stynkk wrote:
It is illogical to suggest that the auroch moved and got closer but did not move at all when regarding the threatend area. You can't simultaneously move and not move. Its binary.

Please give me a little leeway on this one, it is to prove a point, not to suggest the following should be a rule.

If the above quote is followed to its logical end, an AoO is provoked any time any part of a creature leaves any square they are in, even if it is into another square they already occupied. If this is held, wouldn't a large creature provoke if they turned around? Wouldn't they leave four squares and enter four squares?

I always played that the move does provoke, but this thread is not so cut and dry. It does add some question to what I thought was very cut and dry.


Komoda wrote:
stynkk wrote:
It is illogical to suggest that the auroch moved and got closer but did not move at all when regarding the threatend area. You can't simultaneously move and not move. Its binary.

Please give me a little leeway on this one, it is to prove a point, not to suggest the following should be a rule.

If the above quote is followed to its logical end, an AoO is provoked any time any part of a creature leaves any square they are in, even if it is into another square they already occupied. If this is held, wouldn't a large creature provoke if they turned around? Wouldn't they leave four squares and enter four squares?

I always played that the move does provoke, but this thread is not so cut and dry. It does add some question to what I thought was very cut and dry.

Facing does not exist.


Ravingdork wrote:

*puts on devil's advocate hat*

Two medium creatures don't provoke from each other when they approach to do battle.

So why should two large creatures?

Why should a large creature be afraid of the medium fellow with the pike when he is USED to fighting big creatures with reach.

It may well be the INTENT that they don't provoke in the ascribed situation as well as the RAW.

You're correct to a certain point.

Two medium creatures don't provoke if they both got the same reach.

Two large creatures don't provoke if they have the same reach. Lets say 2 giants, both 10 ft reach, can approach each other to do battle without provoking.
Why? Not because of some weird reading of the rules that when I move forward but my butt is still in the square that counts as not moving, but for a very simple reason:
Those 2 giants will not get into adjacent squares. They stand 10 ft apart from another and hit with their increased reach.

They know if they step any closer they get hit by an AoO, so they don't.
It's the same with medium creatures. They move into adjacent squares because they have to. If one of them would decide to move into the enemies square now, closer than he has to, he'd get hit by an AoO

The same is the case for a giant fighting a polearm medium creature. They just stand 10ft from one another and hit.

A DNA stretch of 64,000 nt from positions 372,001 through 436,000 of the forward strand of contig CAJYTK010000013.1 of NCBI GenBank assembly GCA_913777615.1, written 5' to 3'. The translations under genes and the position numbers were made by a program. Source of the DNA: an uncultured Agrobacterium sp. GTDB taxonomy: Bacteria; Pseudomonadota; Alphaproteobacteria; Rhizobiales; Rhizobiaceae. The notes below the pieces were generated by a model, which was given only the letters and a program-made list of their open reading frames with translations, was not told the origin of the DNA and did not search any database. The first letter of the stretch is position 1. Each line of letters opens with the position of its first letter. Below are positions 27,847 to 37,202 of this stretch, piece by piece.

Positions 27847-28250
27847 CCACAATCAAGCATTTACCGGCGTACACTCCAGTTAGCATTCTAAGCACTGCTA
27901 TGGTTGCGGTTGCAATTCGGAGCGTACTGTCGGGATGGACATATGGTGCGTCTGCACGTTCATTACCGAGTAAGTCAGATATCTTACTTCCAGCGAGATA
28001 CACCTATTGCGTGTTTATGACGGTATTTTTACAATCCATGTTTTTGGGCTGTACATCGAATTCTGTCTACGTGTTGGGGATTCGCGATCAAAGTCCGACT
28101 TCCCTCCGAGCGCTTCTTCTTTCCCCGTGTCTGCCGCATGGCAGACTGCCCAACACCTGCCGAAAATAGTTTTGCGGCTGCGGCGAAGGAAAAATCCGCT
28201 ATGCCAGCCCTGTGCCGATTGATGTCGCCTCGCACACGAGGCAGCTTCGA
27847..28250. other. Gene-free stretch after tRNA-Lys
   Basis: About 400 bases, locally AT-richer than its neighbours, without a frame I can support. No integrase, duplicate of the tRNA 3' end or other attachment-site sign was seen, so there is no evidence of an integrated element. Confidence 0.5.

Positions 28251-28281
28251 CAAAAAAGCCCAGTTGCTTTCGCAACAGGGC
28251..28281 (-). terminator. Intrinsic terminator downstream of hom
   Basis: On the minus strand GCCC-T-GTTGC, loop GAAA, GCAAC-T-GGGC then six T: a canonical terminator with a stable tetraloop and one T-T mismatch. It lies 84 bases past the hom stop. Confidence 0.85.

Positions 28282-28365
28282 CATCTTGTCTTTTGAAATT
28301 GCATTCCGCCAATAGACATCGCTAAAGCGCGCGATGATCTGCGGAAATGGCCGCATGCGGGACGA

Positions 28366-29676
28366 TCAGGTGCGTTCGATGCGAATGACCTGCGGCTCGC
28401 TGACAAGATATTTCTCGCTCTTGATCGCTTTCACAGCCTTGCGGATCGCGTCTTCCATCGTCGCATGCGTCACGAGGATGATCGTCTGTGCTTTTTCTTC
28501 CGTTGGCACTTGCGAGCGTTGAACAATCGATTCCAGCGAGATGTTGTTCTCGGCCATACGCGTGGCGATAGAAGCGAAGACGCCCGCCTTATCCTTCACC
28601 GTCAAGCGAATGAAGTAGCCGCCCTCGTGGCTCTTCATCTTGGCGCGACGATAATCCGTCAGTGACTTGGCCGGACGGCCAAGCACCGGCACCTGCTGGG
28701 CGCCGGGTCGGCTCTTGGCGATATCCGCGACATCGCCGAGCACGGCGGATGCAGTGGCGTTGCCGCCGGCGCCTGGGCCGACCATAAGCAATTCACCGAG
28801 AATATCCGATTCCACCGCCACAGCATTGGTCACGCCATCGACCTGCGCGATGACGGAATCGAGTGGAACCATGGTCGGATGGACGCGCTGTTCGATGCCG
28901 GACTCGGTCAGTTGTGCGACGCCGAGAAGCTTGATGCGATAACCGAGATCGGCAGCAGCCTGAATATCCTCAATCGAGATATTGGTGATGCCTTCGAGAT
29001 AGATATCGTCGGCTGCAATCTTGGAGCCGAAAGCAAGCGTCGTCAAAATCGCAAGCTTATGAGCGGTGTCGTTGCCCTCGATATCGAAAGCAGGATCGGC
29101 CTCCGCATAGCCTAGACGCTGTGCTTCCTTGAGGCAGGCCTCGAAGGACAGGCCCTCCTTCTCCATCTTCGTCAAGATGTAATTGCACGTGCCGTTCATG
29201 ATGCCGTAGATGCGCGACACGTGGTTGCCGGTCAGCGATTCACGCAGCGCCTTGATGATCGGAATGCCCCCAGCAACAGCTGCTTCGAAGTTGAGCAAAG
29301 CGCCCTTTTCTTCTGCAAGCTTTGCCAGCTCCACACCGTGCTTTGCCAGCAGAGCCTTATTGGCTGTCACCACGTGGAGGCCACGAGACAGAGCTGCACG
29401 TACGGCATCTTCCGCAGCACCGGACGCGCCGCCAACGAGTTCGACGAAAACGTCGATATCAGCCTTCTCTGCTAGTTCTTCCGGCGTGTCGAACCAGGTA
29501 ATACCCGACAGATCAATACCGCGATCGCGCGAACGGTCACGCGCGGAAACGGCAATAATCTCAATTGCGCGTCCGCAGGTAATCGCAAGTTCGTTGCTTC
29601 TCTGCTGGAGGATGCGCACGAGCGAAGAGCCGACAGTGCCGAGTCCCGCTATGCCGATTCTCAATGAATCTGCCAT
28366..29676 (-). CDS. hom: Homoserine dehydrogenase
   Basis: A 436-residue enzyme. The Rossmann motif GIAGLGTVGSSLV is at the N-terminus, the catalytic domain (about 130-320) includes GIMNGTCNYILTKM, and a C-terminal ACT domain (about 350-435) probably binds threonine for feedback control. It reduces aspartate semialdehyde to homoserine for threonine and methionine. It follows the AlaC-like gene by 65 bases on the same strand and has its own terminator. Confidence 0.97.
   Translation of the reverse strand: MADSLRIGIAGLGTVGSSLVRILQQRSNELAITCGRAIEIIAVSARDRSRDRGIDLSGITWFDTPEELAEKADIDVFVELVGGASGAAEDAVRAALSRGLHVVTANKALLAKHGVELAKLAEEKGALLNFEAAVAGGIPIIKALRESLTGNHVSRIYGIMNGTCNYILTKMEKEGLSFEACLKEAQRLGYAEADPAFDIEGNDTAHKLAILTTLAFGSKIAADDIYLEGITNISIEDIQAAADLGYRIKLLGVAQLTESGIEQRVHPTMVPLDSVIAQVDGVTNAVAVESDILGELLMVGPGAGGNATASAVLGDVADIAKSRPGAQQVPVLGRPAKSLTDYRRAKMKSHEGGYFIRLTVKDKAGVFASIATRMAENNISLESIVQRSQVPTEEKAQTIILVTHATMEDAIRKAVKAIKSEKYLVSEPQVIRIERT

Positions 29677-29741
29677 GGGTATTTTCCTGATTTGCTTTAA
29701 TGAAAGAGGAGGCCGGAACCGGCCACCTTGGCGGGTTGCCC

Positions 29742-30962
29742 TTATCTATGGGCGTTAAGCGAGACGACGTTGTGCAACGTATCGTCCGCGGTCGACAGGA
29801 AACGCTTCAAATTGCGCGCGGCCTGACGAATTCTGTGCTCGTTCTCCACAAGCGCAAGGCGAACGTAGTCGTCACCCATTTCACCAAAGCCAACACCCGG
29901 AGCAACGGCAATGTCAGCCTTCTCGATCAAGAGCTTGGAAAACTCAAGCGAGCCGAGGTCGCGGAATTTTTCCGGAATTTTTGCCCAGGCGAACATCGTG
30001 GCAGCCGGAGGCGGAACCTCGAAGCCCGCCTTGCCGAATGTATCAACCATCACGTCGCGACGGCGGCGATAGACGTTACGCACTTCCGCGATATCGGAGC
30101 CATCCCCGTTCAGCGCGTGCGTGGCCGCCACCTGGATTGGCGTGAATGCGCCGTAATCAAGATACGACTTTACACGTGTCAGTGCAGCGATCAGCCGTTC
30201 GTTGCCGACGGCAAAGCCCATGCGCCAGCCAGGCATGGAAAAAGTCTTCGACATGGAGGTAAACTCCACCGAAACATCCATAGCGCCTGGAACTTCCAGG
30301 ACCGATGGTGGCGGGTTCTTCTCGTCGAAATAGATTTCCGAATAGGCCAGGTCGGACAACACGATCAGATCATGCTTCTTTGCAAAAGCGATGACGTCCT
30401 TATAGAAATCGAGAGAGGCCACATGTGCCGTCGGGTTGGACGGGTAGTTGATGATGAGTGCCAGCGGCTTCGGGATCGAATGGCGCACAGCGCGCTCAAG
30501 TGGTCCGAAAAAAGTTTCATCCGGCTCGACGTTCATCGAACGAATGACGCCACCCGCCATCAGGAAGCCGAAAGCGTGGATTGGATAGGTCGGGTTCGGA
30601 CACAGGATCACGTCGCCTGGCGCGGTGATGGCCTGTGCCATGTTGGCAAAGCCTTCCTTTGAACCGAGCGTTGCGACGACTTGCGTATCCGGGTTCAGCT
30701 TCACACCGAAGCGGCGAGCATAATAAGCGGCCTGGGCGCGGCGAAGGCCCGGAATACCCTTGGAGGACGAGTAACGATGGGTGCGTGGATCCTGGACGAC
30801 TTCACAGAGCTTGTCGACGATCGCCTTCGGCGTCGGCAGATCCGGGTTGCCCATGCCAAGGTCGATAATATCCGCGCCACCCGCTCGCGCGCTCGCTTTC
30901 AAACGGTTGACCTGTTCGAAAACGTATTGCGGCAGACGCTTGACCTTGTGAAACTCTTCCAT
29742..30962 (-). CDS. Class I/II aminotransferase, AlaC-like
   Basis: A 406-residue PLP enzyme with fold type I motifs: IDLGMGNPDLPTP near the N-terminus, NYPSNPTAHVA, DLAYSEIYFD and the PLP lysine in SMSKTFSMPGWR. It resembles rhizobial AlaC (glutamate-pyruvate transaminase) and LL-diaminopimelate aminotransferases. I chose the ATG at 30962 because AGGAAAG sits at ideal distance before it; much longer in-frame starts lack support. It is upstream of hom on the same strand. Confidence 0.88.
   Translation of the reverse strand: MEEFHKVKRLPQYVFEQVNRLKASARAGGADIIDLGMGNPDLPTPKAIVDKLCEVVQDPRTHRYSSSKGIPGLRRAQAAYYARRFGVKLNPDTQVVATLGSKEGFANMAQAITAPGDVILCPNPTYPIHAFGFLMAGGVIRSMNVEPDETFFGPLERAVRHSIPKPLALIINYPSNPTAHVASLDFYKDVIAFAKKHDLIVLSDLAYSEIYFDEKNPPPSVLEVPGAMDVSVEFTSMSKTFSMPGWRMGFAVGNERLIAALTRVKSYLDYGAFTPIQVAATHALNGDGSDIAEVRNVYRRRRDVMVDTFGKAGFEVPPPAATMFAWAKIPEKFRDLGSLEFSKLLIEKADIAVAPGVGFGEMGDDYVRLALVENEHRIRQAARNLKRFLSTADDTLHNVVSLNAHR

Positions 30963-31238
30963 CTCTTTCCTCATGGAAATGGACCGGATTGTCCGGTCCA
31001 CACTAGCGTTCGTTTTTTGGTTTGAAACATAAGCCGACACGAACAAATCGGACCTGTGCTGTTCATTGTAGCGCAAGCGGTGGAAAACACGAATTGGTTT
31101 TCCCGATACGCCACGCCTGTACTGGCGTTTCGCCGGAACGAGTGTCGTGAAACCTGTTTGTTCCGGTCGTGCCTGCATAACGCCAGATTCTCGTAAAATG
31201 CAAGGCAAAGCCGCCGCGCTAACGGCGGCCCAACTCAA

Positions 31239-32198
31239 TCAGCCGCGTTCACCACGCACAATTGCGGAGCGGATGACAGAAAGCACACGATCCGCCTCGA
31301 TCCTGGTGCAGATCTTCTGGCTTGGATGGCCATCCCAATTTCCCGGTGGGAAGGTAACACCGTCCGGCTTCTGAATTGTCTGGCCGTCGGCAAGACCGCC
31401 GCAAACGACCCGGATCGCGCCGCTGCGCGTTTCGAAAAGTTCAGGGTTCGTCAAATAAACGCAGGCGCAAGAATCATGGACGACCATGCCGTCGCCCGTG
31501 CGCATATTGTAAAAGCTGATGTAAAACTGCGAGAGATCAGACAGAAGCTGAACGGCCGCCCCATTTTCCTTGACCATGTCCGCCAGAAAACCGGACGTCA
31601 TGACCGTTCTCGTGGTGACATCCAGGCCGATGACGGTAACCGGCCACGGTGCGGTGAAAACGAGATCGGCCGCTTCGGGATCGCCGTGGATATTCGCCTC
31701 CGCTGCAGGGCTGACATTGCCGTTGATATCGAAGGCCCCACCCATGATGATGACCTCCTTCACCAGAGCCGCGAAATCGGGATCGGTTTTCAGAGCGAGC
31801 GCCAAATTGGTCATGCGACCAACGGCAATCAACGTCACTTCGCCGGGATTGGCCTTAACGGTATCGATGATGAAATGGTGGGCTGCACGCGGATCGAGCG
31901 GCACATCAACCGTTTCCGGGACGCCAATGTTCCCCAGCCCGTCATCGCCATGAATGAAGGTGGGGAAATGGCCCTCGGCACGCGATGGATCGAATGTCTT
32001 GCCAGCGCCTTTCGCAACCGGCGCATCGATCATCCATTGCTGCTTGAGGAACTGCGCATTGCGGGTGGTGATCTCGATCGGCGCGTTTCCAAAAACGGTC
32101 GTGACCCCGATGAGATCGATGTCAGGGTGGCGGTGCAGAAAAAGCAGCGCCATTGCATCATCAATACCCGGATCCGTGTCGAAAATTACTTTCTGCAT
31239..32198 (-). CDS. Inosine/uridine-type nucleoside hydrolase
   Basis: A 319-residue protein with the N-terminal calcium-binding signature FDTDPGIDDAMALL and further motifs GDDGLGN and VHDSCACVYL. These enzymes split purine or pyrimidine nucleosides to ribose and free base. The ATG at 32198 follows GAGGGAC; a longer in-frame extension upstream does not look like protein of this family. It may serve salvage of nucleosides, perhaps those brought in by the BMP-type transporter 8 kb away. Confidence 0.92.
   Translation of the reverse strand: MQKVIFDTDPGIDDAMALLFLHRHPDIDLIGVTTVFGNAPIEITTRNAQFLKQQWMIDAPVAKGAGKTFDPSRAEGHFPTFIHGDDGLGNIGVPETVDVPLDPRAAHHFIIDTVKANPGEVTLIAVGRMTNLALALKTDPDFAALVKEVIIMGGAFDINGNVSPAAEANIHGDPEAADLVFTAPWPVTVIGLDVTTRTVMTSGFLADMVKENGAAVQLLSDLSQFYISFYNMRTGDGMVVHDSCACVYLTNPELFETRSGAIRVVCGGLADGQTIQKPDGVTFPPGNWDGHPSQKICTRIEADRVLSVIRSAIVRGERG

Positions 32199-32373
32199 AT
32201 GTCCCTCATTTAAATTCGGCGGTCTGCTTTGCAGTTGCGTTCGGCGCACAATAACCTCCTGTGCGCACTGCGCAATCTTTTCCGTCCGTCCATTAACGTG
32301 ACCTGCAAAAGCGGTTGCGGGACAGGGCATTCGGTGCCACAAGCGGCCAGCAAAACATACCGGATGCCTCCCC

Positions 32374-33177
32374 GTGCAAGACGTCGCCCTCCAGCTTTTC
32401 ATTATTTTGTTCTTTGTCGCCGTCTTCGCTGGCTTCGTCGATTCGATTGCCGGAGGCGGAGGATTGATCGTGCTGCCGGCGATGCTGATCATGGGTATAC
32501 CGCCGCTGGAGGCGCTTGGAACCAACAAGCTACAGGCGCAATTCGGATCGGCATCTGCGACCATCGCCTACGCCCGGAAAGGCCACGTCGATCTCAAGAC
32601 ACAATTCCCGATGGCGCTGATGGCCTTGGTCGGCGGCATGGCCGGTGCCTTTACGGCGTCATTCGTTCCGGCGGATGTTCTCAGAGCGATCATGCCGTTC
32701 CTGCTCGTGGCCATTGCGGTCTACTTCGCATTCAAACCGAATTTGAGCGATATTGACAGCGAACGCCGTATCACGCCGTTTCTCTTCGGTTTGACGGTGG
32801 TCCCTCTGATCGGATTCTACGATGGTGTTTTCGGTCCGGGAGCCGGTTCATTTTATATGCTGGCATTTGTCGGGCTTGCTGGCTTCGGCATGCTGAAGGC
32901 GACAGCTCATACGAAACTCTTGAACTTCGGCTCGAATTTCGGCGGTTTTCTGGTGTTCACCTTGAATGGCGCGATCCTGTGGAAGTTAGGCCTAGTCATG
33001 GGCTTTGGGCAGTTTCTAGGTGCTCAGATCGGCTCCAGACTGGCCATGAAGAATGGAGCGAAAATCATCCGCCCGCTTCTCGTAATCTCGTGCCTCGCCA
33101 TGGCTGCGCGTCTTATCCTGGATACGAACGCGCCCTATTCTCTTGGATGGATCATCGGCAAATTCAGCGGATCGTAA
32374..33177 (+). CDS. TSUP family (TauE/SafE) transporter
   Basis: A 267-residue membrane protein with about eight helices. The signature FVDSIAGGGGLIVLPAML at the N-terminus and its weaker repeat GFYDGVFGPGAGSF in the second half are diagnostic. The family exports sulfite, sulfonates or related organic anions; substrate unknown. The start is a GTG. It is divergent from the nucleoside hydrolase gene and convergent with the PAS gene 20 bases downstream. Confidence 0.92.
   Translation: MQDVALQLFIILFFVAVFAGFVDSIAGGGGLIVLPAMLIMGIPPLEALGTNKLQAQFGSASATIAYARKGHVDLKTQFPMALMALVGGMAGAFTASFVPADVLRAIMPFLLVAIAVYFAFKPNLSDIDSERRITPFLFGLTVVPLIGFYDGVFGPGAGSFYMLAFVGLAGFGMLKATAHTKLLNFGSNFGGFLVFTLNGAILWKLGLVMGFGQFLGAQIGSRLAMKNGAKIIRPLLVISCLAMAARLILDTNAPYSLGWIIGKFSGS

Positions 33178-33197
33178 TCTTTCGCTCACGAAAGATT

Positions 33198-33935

However this example features an aurochs instead of a giant and those have only 5 ft range. They're not the same size. Large (tall) vs Large (long).
So among other things the aurochs is not used to fighting enemies that big and with that much reach.

So yes, the aurochs provokes for that movement.

Also look from it from a logical PoV: A large creature is larger than a medium one (obviously), and being easier to see and hit and all that. Now both take a step towards you, and you can only hit the smaller one of them?

Lantern Lodge

Pathfinder Adventure Path, Roleplaying Game Subscriber
Stikye wrote:

So, a Aurochs, Large creature with a 5 foot reach is fighting a troll, large creature with a 10 foot reach. The Aurochs moves into the Trolls threatened range. He then moves another 5 feet to be able to hit the troll.

Does the troll get to take an attack of opportunity for the Aurochs leaving the 10 foot square, or does it not provoke since the Auroch is still within the same square?

IF he does this in the same turn, yes. You can't take a 5 foot adjustment and a regular move in the same combat sequence.


Pathfinder Adventure Path, Campaign Setting, Card Game, Companion, Roleplaying Game Subscriber
LazarX wrote:
Stikye wrote:

So, a Aurochs, Large creature with a 5 foot reach is fighting a troll, large creature with a 10 foot reach. The Aurochs moves into the Trolls threatened range. He then moves another 5 feet to be able to hit the troll.

Does the troll get to take an attack of opportunity for the Aurochs leaving the 10 foot square, or does it not provoke since the Auroch is still within the same square?

IF he does this in the same turn, yes. You can't take a 5 foot adjustment and a regular move in the same combat sequence.

I think he meant it as the same action, just finishing its movement.


yeah, I meant it as not 5 foot stepping, since that would negate the whole argument.


Komoda wrote:

If the above quote is followed to its logical end, an AoO is provoked any time any part of a creature leaves any square they are in, even if it is into another square they already occupied. If this is held, wouldn't a large creature provoke if they turned around? Wouldn't they leave four squares and enter four squares?

I always played that the move does provoke, but this thread is not so cut and dry. It does add some question to what I thought was very cut and dry.

No the entire creature has to move, as WWWW stated there is no facing in Pathfinder, so turning around can be achieved in your squares through player/gm description without actually moving in the mechanical sense.

Here's the rule on tiny creatures, it's not exactly what I thought since it doesn't appear to be based on the movement rule, but the result is the same so thank you Kodama for inspiring me to research this a little more. :) A tiny creature entering a square to attack is a special case, which makes sense because there's a rule that a creature can't end its movement in an occupied square.